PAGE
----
In every introductory astronomy class, people have been taught that black holes suck up all matter and allow nothing to escape, not even light.
This fact has also been cemented in various science fiction books and films, especially the ones that are based on “real science.” However, it appears that everything we knew to be cool and scary about black holes may just have been an incorrect assumption. An assumption that might make everyone who loves science and science-fiction angry, much like how Pluto was demoted from its “planet” status.
Legendary theoretical physicist and cosmologist Stephen Hawking has released a new paper stating that black holes might not exist the way we think they do. The paper, called “Information Preservation and Weather Forecasting for Black Holes” has been published on arXiv, but it has yet to go through peer review. Even Hawking, who is one of the most celebrated minds on the planet, must go through the gauntlet of the peer review.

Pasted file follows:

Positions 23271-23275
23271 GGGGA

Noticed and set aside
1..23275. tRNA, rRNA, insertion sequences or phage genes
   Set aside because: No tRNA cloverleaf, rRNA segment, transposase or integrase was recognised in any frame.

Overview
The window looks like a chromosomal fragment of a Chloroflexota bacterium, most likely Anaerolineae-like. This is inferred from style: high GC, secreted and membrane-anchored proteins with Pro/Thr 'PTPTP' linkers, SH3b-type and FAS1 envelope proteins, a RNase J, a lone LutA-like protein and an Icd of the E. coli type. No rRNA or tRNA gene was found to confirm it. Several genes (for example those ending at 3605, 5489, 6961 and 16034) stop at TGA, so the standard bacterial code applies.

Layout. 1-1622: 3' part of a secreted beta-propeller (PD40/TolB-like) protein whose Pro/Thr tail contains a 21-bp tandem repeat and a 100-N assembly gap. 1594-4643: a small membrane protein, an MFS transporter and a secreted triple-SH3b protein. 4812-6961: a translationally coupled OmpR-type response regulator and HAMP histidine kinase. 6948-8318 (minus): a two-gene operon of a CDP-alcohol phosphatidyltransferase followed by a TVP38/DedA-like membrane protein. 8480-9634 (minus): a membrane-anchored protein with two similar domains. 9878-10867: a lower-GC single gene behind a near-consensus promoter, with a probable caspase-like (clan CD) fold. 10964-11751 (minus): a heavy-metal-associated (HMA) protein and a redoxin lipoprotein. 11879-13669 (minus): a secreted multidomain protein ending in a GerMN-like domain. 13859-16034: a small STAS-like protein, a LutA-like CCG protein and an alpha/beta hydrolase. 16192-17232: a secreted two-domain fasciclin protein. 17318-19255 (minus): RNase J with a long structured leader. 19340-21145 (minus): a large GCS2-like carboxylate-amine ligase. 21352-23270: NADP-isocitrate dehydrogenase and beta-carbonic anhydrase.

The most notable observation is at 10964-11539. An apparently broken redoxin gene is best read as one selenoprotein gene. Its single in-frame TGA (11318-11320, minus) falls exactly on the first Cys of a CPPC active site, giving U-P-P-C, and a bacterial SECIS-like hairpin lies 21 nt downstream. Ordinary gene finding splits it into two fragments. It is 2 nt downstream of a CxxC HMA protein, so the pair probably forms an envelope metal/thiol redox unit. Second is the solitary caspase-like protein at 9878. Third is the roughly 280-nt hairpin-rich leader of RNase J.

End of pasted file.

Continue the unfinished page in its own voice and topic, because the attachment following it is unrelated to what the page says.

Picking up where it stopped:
So what does Hawking say about black holes? “The absence of event horizons mean that there are no black holes – in the sense of regimes from which light can’t escape to infinity,” he writes. Instead, black holes have apparent horizons, which can trap light, but not forever like previously thought. The trapped light could possibly escape from its matter-sucking prison.
This new theory poses a lot of new questions, changing the way scientists look at black holes. And maybe this theory will give science fiction writers and scientists alike an even firmer grasp on how to create a scenario for time travel. One theory some people have had for time travel is to go through black holes. The only catch is that up until now, people figured nothing could escape. Now that there’s the possibility of something escaping, who’s to say someone couldn’t figure out how to traverse a black hole and get to the other side? To quote Freakazoid, “The mind boggles.”
What do you think about this new theory? Discuss your reaction to this (or your anger that yet another thing in science has changed) below!
Images: NASA Goddard Photo and Video, NASA/ Paul E. Alers (Flickr Creative Commons)